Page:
Haddad story highlights efforts to recover Libyan assets

Or Shalom head Pedazur Benattia: Many people came to me and said, ‘We didn’t know you [Libyan Jews] had such a history, it’s a very moving story.’

By GIL STERN STERN SHEFLER
August 13, 2010 03:02
4 minute read.
Jews leaving Sabbath prayers in Tripoli, Libya, in the 1930s.

311_Libyan Jews. (photo credit: Courtesy)

 
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Pedazur Benattia is a man in much demand these days.

Since his organization Or Shalom made front-page news earlier this week, he has been busy giving interviews to media outlets, explaining how the group he founded 15 years ago with the aim of strengthening the Libyan Jewish Diaspora in Israel became involved in a diplomatic imbroglio over the incarceration of an Israeli- Tunisian photographer in Libya.

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“Hold on, Army Radio is on the phone,” Benattia politely interrupted an interview conducted at his offices – located in the basement of a dilapidated residential building in Bat Yam – on Thursday. After a five-minute break, the soft-spoken father of five returned to his desk, picking up the conversation from where he left off.

“There are assets worth billions of dollars belonging to Jews in Libya,” he said. “[Libyan leader Muammar] Gaddafi nationalized all of them and burnt the archives, which is a good way of getting rid of the ownership – no one can prove anything. Some Libyan Jews, particularly those who fled to Italy, are trying to get some of it back, just like Italy recently gave [$4.5 billion] to Libya as compensation for colonization. But if you ask me, I’d rather they not pay. If the Libyans gave money, then the Jews would start fighting over who gets what. I’d rather that not happen. Better they not give anything.”

The affair has put a spotlight on Or Shalom and the Libyan Jewish Diaspora. Jews have lived in Libya for thousands of years. During the 1930s, there were some 21,000 Jews spread throughout the country, but persecution by fascist Italy and Nazi Germany, followed by a series of homegrown pogroms, resulted in mass emigration abroad, mostly to Israel. In 1967, the remainder of Libya’s Jews were forcibly driven out of the country.

Benattia reckons there are about 100,000 Libyan Jews and their descendants living in Israel, and many thousands more abroad, mainly in Italy, Libya’s former colonial master. As a second-generation Israeli, born in Bat Yam to parents who came from Khoms in Western Libya, it was important to him to get in touch with his roots – which is why he founded Or Shalom.

“We work on all the different levels,” he said. “We hold gatherings, lectures, and digitize documents and articles. We produce a newspaper once every two months, which we distribute to the community’s synagogues and [that] has a reach of about 20,000. Gathering information on the state of the community’s material assets in Libya is just another aspect of what we do.”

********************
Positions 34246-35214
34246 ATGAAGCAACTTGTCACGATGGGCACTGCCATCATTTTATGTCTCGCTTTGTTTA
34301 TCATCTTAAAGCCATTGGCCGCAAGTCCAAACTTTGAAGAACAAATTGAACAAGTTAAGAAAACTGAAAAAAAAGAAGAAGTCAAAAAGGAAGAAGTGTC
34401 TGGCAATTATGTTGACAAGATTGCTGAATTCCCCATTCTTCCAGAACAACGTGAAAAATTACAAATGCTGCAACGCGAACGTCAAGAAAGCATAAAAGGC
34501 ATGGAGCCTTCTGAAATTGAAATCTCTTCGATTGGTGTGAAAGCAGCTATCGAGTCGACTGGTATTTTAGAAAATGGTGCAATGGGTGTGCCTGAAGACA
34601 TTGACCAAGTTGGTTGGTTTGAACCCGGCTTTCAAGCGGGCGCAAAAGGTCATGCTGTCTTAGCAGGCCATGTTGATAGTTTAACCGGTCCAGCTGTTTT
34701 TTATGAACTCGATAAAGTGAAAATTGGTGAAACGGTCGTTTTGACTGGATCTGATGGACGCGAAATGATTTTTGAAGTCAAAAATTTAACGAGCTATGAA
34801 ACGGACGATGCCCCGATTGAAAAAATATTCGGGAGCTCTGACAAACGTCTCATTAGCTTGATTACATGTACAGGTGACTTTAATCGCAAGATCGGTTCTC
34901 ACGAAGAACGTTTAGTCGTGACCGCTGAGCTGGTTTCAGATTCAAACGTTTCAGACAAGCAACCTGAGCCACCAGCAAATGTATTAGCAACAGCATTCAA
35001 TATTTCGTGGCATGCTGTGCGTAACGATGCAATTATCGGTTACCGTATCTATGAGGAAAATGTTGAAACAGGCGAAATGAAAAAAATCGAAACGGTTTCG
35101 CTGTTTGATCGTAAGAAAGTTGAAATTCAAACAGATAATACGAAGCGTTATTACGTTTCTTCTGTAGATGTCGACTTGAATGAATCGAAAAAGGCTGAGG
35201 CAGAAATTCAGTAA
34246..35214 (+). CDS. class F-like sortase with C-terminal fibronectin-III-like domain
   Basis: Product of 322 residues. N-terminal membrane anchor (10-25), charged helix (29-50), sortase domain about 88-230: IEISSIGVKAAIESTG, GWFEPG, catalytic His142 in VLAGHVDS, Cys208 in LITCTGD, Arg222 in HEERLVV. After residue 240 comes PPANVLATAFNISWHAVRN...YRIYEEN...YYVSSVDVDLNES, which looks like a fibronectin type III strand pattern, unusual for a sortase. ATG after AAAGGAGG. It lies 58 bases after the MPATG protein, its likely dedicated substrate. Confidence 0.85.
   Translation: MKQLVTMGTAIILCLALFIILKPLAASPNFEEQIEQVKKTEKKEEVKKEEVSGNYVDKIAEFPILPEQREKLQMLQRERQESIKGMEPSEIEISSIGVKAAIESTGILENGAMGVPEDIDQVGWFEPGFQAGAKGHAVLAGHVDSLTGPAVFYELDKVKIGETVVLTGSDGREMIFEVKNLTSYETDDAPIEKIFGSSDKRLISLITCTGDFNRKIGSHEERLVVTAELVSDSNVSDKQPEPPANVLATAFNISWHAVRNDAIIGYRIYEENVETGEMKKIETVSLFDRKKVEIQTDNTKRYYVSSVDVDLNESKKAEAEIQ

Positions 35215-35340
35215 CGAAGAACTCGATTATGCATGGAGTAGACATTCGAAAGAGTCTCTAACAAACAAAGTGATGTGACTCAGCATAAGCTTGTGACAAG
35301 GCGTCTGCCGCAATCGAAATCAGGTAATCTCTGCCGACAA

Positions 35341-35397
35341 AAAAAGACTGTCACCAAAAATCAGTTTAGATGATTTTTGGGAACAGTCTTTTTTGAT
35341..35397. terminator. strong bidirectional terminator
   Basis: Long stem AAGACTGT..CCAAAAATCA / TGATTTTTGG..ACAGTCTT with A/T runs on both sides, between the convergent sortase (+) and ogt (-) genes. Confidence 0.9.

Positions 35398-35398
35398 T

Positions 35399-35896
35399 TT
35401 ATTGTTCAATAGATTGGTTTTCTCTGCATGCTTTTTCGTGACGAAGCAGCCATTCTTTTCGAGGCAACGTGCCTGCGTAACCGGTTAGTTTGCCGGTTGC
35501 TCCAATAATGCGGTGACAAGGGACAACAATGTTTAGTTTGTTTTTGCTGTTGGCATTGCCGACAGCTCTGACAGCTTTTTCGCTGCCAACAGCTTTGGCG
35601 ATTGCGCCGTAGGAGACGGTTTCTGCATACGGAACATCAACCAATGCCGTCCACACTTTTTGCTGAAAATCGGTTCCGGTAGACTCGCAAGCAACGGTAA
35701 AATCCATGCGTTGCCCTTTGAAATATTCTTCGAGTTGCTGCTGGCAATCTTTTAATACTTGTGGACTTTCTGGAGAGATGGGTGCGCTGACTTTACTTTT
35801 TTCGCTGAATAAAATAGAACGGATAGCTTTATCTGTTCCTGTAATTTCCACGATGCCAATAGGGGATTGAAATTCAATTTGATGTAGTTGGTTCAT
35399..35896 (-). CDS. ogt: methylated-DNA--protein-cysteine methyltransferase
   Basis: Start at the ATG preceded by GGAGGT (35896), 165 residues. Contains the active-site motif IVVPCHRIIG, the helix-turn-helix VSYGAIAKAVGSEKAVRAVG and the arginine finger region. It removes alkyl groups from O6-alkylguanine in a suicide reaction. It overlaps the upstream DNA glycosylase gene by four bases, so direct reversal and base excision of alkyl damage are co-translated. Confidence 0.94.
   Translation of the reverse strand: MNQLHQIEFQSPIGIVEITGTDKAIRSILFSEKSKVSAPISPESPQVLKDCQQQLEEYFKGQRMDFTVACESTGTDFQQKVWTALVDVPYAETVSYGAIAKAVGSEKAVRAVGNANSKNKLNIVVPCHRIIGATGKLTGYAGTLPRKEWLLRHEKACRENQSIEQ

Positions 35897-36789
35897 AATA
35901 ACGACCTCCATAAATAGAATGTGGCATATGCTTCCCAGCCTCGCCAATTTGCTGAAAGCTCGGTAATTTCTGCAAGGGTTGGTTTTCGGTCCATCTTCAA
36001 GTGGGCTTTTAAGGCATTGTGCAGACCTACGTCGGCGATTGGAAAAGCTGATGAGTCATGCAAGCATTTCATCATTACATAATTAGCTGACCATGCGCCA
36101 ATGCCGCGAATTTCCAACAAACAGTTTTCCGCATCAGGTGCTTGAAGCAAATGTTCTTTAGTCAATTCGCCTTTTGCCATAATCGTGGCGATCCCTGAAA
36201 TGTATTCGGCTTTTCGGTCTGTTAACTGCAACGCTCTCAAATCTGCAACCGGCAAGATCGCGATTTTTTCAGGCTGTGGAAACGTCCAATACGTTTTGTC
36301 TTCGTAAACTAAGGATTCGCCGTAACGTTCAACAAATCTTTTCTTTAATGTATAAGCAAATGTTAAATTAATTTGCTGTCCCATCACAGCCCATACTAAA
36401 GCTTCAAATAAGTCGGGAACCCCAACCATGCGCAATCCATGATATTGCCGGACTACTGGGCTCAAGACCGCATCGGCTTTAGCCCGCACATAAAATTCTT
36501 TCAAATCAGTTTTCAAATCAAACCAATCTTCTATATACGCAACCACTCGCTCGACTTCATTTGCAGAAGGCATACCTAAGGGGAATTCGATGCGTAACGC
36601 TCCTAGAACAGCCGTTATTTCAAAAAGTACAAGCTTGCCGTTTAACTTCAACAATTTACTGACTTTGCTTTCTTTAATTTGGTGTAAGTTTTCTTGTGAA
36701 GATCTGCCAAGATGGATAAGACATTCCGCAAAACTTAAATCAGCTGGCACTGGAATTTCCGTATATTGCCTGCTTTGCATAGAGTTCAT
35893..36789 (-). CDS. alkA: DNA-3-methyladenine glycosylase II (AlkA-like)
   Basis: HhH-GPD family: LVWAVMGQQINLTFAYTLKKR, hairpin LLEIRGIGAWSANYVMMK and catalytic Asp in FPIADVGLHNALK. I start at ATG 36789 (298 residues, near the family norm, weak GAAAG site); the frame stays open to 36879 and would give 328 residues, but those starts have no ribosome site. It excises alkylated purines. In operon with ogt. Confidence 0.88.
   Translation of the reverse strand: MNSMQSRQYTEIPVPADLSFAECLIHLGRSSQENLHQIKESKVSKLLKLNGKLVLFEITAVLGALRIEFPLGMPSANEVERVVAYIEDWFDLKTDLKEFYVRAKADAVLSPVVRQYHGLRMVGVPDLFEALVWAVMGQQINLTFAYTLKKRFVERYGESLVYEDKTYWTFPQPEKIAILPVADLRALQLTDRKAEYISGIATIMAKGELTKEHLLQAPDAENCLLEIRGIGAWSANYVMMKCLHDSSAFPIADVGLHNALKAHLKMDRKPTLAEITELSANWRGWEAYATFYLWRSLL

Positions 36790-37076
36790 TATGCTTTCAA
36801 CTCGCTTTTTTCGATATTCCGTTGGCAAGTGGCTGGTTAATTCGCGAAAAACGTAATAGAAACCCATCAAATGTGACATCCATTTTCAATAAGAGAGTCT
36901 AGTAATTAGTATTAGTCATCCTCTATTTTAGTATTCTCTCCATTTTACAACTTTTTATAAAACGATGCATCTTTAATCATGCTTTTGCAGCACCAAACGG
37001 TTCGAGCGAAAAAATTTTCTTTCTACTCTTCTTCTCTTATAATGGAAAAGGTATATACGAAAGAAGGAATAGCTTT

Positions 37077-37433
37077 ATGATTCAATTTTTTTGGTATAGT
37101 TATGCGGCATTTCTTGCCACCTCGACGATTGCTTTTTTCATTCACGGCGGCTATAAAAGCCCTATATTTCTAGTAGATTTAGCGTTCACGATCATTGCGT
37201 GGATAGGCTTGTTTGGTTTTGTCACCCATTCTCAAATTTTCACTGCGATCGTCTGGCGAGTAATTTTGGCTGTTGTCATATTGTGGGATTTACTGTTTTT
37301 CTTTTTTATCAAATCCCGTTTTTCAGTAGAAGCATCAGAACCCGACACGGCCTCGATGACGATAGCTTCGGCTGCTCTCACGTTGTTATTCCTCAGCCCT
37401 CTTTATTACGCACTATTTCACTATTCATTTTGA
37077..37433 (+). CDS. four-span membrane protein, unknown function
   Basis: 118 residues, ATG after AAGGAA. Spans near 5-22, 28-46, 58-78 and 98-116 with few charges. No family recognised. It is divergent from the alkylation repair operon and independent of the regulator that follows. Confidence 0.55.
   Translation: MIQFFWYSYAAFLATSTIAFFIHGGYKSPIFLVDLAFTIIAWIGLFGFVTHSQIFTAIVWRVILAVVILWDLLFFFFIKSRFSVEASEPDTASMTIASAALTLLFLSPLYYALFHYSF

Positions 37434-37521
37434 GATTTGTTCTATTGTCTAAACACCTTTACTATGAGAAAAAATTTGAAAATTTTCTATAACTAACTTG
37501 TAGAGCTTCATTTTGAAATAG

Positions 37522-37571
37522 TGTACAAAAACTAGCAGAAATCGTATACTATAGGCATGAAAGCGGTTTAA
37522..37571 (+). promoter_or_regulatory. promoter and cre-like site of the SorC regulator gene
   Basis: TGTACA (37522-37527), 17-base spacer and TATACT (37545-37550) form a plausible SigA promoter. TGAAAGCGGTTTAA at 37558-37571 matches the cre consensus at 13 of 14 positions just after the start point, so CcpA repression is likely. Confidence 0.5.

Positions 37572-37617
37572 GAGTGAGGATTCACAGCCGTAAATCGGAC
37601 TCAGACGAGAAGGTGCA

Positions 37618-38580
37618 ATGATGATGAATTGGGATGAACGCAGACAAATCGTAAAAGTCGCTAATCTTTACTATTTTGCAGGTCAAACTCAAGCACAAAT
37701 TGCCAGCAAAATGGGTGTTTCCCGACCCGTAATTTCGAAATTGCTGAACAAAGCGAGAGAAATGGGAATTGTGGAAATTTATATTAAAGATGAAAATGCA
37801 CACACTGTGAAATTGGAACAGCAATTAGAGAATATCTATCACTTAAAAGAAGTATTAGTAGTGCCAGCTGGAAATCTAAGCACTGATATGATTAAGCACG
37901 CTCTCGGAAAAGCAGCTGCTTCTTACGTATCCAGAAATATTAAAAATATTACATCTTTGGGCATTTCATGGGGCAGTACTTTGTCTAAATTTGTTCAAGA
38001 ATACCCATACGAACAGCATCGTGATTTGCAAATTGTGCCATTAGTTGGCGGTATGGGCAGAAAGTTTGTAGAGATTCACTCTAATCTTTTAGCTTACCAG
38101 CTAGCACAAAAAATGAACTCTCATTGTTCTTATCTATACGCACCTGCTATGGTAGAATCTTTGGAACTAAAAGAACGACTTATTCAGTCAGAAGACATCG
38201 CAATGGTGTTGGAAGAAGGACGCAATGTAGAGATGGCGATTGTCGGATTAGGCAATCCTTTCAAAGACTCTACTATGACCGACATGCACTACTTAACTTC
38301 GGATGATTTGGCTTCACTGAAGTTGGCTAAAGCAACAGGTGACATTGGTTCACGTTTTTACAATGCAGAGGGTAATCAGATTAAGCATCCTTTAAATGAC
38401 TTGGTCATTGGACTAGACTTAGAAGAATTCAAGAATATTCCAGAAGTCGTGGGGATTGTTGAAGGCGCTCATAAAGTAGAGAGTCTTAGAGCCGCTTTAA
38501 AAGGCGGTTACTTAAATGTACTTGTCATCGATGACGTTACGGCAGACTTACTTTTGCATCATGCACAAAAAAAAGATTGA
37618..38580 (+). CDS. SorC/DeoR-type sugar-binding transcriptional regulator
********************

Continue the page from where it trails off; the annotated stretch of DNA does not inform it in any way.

Last March, Israeli-Tunisian photographer Rafael Haddad was jailed by Libya after taking photos of the crumbling synagogues and cemeteries on behalf of Or Shalom. He was released after five months following an agreement between Tripoli and Jerusalem mediated by Austrian Jewish businessman Martin Schlaff.

Haddad was one of five people who have gathered information for Or Shalom in Libya over the past decade and a half.

Two of the other four emissaries were also jailed, Benattia said.

One of them, a Belgian-born Jew who entered the country in 2002 as a tourist, was kept in jail for a week, and most of his photographs were confiscated.

“They released him from jail the night before his flight departed, and he went straight back to the Jewish neighborhood in Tripoli and started taking pictures again,” Benattia recalled. “Then, when he arrived at the airport, the authorities were waiting for him and confiscated his pictures a second time. Still, he managed to smuggle some films out.”

But not all Jews who visit Libya are thrown in jail.

Raphael Luzon, whose family was forced to leave in 1967 and lost all of their assets, just returned last week from a visit to his country of birth, where he and his 87-year-old mother were official guests of the authorities.

“It was the first time a Jew from Libya officially returned, and I was personally invited by Gaddafi,” Luzon said. “For the past 35 years I’ve been involved in the Libyan Diaspora, and I’ve been engaged in dialogue with the government for the past 10 years.”

During his stay, Luzon visited the former grand synagogue of his native city of Benghazi, which is now a Coptic church, and visited his father’s former properties, which have been taken over by locals.

“Authorities there say, we haven’t got a problem with Jews, only with Zionists,” he said. “But they only give visas to people they want to come visit.”

He said the highlight of his trip came when he took a dip in the Mediterranean Sea on the beaches of Benghazi, fulfilling a dream of his for the past 40 years.

Back in his office in Bat Yam, Benattia said he was glad the affair had managed to raise the profile of the Libyan Diaspora in Israel, which he said was often confused with Tunisian or Moroccan Jewry.

“After the story broke, many people came to me and said, ‘We didn’t know you had such a history, it’s a very moving story,’” he said. “Our motto has always been to raise awareness to what was a 2,500-year-old community.

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